My cousin, who lives in France and works at FIP radio station, visited here three weeks ago. This visit left a big mark on me.
She brought me tons of good music and promo copies etc, and this is how I came to know Fitzcarraldo Project and other things too. These other things included the new CD of a new singer called Ed Laurie. He is already 38 years old, so actually, he is not that new), but his first full album, Small Boat, Big Sea, is indeed refreshing.
He is a British singer/songwriter, holding and mastering a classic guitar. He released 12 perfect pop-folk songs, constituting this charming album. You can hear Randy Newman, Tom Waits and Fred Neil in the way he writes. His voice is pleasant, thoughtful, distant. It reminds me most of all the Scottish – James Yorkston. This actually reminds me to pick up the phone and call him – it has been three weeks since he released his last album.
This album was released in the French label, Tot Ou Tard, which released among other things Yael Naim’s album, who became a great hit in France. The album opens with the introspective Albert, which borrowed a little too much of Edit Piaf, but never mind, it’s so graceful and charming that I don’t really care.
The title song, Small Boat, Big Sea, was produced by Israeli Eldad Guetta, which is totally cool. It’s a more rhythmic song, with wandering and traveling spirit, exactly like this blog likes it. Now Then is the most James Yorkston song, which at one point sounds like it went for a walk in the neighborhood of freak-folk – not so much in terms of sound because it is much more polished then Veitver’s tree-huggers, but the folk writing style reminds me of them, and maybe this is not a coincidence because Andalucia is somewhat Devendra-like.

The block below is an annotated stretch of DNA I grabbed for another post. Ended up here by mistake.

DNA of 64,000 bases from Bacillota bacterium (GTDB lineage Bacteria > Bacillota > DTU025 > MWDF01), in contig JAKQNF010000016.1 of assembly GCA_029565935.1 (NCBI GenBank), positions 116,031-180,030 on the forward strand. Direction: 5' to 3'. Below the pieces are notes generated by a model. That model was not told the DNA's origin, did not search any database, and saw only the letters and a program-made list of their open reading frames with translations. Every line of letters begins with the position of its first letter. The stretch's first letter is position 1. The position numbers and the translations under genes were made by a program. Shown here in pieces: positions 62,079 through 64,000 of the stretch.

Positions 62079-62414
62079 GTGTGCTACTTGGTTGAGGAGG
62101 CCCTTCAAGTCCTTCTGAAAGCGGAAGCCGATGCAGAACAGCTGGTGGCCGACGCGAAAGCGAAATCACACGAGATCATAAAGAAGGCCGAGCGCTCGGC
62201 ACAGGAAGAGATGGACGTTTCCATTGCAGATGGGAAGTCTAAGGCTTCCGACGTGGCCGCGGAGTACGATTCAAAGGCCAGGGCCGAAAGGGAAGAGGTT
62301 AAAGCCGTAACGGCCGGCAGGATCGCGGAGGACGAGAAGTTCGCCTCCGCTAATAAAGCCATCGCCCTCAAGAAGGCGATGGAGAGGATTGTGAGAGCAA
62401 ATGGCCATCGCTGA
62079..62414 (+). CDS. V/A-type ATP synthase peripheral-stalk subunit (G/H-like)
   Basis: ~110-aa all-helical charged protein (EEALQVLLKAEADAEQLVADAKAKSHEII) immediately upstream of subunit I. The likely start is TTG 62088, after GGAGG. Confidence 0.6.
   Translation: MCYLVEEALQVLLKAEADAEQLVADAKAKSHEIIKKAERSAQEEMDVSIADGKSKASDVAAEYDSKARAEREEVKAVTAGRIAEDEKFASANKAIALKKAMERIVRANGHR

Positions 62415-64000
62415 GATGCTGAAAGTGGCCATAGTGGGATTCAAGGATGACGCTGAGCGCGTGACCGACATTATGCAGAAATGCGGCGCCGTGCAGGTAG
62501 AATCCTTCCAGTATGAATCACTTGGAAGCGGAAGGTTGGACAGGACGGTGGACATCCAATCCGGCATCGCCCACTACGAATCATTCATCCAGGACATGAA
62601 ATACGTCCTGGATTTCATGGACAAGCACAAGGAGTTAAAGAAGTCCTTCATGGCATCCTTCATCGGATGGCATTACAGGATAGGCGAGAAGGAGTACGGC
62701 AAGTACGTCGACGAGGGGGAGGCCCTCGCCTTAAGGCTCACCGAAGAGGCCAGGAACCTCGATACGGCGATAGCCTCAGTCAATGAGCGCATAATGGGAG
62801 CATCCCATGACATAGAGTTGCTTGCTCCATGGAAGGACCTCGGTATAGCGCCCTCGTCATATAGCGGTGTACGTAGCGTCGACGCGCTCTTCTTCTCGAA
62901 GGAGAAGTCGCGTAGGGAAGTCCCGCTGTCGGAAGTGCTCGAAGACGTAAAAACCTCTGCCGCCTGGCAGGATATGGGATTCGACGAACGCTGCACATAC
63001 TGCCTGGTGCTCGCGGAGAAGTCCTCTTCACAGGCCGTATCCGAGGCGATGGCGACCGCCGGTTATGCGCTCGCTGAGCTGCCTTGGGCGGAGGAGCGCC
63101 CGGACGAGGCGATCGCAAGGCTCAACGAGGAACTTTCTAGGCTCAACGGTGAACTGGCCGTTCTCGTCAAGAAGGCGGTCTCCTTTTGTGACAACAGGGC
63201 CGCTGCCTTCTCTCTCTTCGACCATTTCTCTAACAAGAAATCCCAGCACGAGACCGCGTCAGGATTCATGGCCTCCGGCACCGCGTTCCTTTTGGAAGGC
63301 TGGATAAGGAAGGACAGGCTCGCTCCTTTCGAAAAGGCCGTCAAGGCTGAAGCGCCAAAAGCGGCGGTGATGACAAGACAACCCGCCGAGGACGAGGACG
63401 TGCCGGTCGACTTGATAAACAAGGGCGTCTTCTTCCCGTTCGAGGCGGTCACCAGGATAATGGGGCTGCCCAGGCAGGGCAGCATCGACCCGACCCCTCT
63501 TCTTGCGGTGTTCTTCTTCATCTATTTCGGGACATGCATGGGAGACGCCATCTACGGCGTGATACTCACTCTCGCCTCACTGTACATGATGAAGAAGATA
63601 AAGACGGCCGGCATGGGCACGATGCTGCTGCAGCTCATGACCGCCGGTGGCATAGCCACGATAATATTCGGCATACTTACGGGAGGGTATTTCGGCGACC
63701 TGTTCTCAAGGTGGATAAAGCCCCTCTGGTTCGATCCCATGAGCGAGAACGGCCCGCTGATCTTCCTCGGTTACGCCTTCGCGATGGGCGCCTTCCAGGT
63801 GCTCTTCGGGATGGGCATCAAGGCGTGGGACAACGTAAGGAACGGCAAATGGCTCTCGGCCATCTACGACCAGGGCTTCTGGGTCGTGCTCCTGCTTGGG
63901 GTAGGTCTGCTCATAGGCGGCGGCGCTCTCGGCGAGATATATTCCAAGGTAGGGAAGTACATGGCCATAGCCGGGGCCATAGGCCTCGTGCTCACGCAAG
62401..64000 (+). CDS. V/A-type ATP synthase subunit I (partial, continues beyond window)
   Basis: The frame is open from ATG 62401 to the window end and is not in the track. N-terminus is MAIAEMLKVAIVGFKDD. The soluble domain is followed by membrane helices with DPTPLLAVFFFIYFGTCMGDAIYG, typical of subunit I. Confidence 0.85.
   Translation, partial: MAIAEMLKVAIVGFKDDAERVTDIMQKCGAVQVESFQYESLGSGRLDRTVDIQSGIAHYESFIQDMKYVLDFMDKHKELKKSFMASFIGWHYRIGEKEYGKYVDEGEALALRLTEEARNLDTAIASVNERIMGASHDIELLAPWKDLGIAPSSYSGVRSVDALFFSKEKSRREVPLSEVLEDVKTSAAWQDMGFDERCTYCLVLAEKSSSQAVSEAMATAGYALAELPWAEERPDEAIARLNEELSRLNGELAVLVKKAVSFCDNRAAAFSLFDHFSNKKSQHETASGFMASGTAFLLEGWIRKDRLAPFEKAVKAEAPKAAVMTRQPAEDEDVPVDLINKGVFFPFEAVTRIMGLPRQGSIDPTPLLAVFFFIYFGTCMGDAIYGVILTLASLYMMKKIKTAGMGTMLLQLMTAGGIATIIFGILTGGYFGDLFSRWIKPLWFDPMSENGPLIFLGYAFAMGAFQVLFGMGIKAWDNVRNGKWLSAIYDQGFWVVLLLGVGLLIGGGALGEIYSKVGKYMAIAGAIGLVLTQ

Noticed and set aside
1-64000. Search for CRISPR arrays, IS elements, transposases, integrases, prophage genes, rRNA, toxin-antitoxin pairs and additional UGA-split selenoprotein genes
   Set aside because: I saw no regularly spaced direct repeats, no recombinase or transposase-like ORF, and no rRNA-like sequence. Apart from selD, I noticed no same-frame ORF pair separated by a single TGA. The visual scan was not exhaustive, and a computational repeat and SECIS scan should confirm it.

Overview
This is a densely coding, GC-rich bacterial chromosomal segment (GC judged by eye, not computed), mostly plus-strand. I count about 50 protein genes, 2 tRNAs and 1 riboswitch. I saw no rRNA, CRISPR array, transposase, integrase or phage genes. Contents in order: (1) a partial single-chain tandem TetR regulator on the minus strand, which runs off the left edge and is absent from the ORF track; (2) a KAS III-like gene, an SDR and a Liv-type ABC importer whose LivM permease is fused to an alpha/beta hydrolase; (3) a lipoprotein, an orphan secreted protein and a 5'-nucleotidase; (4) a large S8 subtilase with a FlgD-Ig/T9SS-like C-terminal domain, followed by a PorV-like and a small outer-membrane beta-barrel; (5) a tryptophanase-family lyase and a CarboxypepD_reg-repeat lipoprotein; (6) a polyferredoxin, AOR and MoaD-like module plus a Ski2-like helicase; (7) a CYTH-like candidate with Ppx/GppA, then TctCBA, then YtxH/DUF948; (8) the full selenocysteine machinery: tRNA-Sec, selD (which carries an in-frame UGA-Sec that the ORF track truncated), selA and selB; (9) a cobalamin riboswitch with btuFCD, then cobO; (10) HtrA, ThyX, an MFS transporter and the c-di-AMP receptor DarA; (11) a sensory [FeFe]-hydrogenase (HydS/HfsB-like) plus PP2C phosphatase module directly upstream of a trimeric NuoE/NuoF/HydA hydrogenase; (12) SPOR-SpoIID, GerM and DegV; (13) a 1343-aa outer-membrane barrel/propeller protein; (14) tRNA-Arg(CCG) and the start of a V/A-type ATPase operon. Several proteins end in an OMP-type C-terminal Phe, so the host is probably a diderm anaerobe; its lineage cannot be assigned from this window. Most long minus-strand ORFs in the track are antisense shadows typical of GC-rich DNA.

My favorite is Never The Same Day Twice, because of its stringarrangment And its dreamy special presentation. Together with mastering the guitar so well it reminds me of you-know-who, the one that nobody wants to compare anybody to anymore, Nick Drake. Laurie isn’t imitating Drake, but you can hear Drake’s holly ghost hovering above. By the way, you can also hear some Jose Gonzalez in here too.
All in all, Ed Laurie’s new album is not about to change the world, but is indeed a recommended listening for Saturday morning/the end of a long day. It belongs to one of these charming beautiful albums, engraved in your memory, just like Yorkston’s albums: they pass you by, come to live at your place for a week or two, then they move somewhere else, just so you could take them off the shelf every few weeks, for another 50 minutes of pure, non-committing and effortless joy